How We Currently Describe Perfumes in Writing & Speech:

Describing smells in writing and speech tends to take a technical, categorical, emotional or contextual standpoint. Here are some common methods:

 

Gender

When choosing or recommending perfume, many people set store by gendered convention.

 

This can be a powerful way to convey the tone and use case of a scent, even when compared to a perfume of different gender but identical ingredients.

 

Ingredients & families

Dominant ingredients can be referenced and compared to everyday smells in our lives, allowing us to approximate key aspects of a given perfume.

 

Secondary ingredients (like lemon and lime) can interplay with primary to create classic pairings. When describing a perfume, the listener can compare a description to products with the same pairing.

 

Scent profiles are broadly categorised into four families, a great shorthand for specific ingredients and sensory textures:

Floral (sweet and flowery);

Amber (spicy and warm);

Woody (resinous, deep and astringent)

Fresh (crisp, verdant and aquatic)

 

Performance

Performance is a great way to give a spatial context to a fragrance. Performance can also be used to imply use case, depending on social convention.

 

Scent intensity is strength and perfume projection is sensory range. Comparing these details to whether you’re at work or home, or in a small room or large, helps explain how and where a perfume might be used.

 

Sillage is projection during movement. Longevity affects how often you’ll need to apply your scent.

 

Sensory experience

All senses pass information to the amygdala, helping us transmute one sense to another. Sense can be used with other perfume descriptors or as a standalone method.

 

During perfume discourse, descriptive words for smell can help the listener use their other scents as a proxy for their nose.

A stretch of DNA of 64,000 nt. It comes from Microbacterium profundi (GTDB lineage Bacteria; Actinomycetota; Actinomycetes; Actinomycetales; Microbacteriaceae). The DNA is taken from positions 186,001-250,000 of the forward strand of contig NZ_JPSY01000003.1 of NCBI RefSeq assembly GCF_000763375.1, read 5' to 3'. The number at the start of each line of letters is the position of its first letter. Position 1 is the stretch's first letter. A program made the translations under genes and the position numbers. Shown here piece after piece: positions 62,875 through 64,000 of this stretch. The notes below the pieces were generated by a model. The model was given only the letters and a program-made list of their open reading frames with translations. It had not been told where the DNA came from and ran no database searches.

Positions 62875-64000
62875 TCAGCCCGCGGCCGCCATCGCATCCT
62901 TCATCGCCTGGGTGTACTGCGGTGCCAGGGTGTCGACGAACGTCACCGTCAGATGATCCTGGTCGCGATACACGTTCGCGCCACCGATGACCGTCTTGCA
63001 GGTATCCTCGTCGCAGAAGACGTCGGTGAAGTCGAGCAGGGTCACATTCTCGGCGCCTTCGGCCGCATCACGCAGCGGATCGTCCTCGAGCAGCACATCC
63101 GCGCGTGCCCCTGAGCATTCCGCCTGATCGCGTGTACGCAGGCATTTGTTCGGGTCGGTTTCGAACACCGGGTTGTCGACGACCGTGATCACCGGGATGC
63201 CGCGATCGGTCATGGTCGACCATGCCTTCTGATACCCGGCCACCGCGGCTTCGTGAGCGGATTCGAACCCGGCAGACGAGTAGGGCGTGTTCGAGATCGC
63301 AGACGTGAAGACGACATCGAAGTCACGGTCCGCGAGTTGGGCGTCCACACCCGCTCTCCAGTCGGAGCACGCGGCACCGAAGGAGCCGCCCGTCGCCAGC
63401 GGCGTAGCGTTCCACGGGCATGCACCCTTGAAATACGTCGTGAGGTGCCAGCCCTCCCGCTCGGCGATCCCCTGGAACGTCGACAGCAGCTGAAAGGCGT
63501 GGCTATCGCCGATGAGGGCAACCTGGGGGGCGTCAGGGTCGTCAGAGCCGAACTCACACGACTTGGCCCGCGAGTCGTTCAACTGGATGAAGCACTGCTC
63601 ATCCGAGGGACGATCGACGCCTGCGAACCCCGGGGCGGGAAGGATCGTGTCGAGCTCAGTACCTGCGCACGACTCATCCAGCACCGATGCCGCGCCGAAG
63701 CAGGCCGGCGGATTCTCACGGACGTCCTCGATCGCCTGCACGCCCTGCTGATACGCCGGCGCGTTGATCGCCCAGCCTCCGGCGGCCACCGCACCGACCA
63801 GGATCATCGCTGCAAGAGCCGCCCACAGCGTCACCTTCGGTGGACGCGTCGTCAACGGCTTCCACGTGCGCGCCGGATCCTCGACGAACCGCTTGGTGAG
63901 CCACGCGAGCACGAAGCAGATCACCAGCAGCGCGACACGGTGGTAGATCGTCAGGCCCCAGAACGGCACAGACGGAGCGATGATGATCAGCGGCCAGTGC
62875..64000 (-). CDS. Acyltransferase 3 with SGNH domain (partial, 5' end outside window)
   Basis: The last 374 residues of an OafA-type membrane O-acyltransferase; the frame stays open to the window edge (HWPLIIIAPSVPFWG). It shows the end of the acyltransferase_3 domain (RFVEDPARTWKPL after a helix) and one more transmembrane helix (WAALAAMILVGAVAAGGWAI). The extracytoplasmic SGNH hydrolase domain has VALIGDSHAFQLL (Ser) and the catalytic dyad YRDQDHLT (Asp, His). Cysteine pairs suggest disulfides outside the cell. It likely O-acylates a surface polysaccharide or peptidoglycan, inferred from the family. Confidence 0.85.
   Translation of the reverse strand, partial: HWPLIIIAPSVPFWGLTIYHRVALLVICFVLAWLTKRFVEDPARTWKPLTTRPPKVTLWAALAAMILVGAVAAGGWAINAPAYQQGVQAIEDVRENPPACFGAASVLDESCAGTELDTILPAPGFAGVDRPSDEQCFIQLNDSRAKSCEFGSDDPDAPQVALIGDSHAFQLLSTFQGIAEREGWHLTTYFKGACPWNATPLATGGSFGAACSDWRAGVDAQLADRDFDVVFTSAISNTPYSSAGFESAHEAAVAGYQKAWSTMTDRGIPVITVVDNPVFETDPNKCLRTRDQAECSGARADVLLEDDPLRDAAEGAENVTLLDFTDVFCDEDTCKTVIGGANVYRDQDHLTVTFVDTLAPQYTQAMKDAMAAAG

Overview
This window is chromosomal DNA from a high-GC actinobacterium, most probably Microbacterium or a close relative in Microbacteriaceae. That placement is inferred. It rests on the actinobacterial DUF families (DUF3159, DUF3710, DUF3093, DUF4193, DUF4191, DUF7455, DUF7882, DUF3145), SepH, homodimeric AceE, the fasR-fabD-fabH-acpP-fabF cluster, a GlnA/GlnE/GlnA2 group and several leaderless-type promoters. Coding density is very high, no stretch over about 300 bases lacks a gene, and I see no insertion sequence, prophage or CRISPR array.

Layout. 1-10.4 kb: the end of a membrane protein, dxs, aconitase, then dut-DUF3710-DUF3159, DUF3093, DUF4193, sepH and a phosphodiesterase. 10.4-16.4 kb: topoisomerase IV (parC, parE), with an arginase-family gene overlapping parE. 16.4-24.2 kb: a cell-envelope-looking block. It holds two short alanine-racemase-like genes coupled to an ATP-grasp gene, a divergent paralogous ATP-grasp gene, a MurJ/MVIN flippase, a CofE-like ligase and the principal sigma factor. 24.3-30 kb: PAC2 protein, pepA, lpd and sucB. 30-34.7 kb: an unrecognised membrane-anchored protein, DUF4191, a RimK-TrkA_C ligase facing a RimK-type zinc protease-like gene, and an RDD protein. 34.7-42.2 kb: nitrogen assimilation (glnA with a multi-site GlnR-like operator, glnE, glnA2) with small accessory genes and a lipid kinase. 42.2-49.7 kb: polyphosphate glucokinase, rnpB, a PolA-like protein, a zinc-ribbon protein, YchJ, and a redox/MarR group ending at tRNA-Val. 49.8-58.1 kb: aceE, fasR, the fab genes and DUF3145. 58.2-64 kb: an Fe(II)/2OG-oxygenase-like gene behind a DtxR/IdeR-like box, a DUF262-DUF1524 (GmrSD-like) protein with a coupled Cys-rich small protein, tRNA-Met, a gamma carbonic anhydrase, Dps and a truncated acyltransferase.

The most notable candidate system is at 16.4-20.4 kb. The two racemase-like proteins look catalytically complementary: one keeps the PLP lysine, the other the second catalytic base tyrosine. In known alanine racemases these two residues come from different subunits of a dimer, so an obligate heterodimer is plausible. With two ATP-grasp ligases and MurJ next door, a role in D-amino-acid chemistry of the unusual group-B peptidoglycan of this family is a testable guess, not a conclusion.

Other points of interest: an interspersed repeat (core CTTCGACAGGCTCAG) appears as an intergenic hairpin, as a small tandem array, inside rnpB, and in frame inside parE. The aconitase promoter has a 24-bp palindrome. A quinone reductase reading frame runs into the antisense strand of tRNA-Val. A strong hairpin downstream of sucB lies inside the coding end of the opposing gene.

Colour, flavour, shape and texture are universal sensory experiences we’ve built emotional context around. Terms such as ‘red’, ‘sweet’ and ‘sharp’ may be useful for a strawberry fragrance.

 

When used in perfume language, scent descriptive terms help us know smell through the lens of instinctive like and dislike.

 

Use case

 

Unwritten rules/social codes around perfume

Formalwear

Workwear/casualwear

Dating

 

Use case, like gender, comes with social conventions that impact what scents are worn and made. We can use our navigation of social code in comparison with our own, to interpret perfume language via use case.

 

For example, a perfume for work isn’t always the one you’d choose on your day off. You may not think your nightclub perfume is appropriate for a funeral, even if it happened to be the favourite of the deceased.

 

Cultural reference

Parasocialism has shown we use art and culture to create meaning and identity. We project our own meanings onto these people, periods, places and things.

 

Perfumers use this all the time to both design and communicate of their work. People can interpret perfume through this same lens.

 

What does Taylor Swift mean to you? Or your favourite movie? What about a place like Yorkshire, or a time period like the late 2010s? Where do you go and how do you feel?

 

What Social Factors Impact Perfume Perception & Discussion?